The study authors developed the following conditions to optimize CBD and THC content: 67% ethanol, 10.9-minute extraction time, and an S/L ratio of 5.1. For preserving flavonoids, phenols, and CBD while mitigating THC, they suggested 47% ethanol, 10 minute-extraction time, and an S/L ratio of 5. The researchers also noted that higher concentrations of ethanol and higher S/L ratios reduced total mass yield. [7]

Another 2019 study pointed out that, paired with ethanol as a solvent, microwaves — 2.45 GHz and 400 watts to maintain temperatures of 120–170°C for up to 45 minutes — “consistently produced completely decarboxylated phytocannabinoid extracts,” with “potential to be employed for preparative and industrial scale of production.” [8]

Equipped microwaves can also be used to evaporate and collect terpenes (via internal water without a solvent) as an efficient alternative to steam distillation (Editor’s Note: There will be an upcoming article in Extraction Magazine about this. See you there.)

Higher wattage may reduce extraction times even further. [2] Researchers have converted domestic microwaves into extraction machines. [2,7] But for superior precision, safety, and scalability, industrial/commercial microwave extraction systems are recommended.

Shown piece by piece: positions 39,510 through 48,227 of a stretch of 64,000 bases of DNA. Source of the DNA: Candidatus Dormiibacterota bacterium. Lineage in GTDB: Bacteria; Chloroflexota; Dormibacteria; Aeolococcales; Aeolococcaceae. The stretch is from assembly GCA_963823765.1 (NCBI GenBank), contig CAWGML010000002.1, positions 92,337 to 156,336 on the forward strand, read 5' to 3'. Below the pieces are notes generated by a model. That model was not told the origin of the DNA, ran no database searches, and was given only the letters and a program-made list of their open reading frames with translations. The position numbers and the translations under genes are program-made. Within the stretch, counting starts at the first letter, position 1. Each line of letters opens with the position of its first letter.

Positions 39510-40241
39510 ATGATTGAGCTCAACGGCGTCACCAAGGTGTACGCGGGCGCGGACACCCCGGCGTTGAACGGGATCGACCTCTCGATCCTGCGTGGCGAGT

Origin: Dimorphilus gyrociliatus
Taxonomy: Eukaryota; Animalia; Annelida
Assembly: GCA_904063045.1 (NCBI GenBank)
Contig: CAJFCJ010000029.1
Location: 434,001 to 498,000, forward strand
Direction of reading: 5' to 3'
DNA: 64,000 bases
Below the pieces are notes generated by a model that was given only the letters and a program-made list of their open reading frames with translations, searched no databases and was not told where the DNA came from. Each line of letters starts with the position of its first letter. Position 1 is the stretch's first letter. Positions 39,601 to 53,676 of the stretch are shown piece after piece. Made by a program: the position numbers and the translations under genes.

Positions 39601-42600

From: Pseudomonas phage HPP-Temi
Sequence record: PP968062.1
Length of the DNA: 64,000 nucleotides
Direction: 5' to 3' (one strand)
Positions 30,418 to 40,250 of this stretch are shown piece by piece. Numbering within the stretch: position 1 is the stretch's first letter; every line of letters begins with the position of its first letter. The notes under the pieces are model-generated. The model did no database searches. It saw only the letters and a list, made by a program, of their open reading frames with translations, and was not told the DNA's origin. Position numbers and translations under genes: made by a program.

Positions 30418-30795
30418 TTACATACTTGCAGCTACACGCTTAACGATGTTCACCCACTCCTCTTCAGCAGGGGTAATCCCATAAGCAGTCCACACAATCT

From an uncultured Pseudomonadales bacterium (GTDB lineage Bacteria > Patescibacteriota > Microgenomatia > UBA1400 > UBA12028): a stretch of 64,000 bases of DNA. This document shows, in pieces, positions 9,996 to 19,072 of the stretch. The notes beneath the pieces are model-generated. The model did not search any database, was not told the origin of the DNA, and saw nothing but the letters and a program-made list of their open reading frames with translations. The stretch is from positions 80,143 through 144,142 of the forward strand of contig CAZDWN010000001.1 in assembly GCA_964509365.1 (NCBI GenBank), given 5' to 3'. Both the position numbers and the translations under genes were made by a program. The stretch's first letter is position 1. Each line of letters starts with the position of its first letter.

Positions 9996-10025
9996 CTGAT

1. Kaufmann B and Christen P. “Recent Extraction Techniques for Natural Products: Microwave-Assisted Extraction and Pressurised Solvent Extraction.” Phytochem Anal, vol.13, no.2, 2002, pp.105-113. Journal Impact Factor = 2.477; Times Cited = 464
  2. Mandal V, et al. “Microwave Assisted Extraction – An Innovative and Promising Extraction Tool for Medicinal Plant Research.” Pharmacognosy Reviews, vol.1, no.1, 2007. Journal Impact Factor = 3.571, Times Cited = 361
  3. Jimenez DEQ, et al. “Microwave Radiation in Biocatalysis.” Advances in Microwave Chemistry, edited by BK Banik and D Bandyopadhyay, Boca Raton, CRC Press, 2019.
  4. Eskilsson CS, Björklund E. “Analytical-Scale Microwave-Assisted Extraction.” Journal of Chromatography A, vol.902, no.1, 2000. Journal Impact Factor = 4.169, Times Cited = 518.
  5. Delazar, Abbas, et al. “Microwave-Assisted Extraction in Natural Products Isolation.” Methods in Molecular Biology Natural Products Isolation, edited by SD and L Nahar, Humana Press, 2012, pp. 89–115., doi:10.1007/978-1-61779-624-1_5.
  6. Veggi PC, et al. “Fundamentals of Microwave Extraction.” Microwave-assisted Extraction for Bioactive Compounds: Theory & Practice, edited by F. Chemat and G. Cravotto, Boston, Springer, 2012. Times Cited = 45
  7. Drinić Z, et al. “Microwave-Assisted Extraction of Cannabinoids and Antioxidants from Cannabis sativa Aerial Parts and Process Modeling.” Journal of Chemical Technology and Biotechnology, vol.95, no.3, 2019. Journal Impact Factor = 2.587, Times Cited = N/A.
  8. Lewis-Bakker MM, et al. “Extractions of Medical Cannabis Cultivars and the Role of Decarboxylation in Optimal Receptor Responses.” Cannabis and Cannabinoid Research, vol.4, no.3, 2019. Journal Impact Factor = N/A, Times Cited = N/A.

About the author

Lance Griffin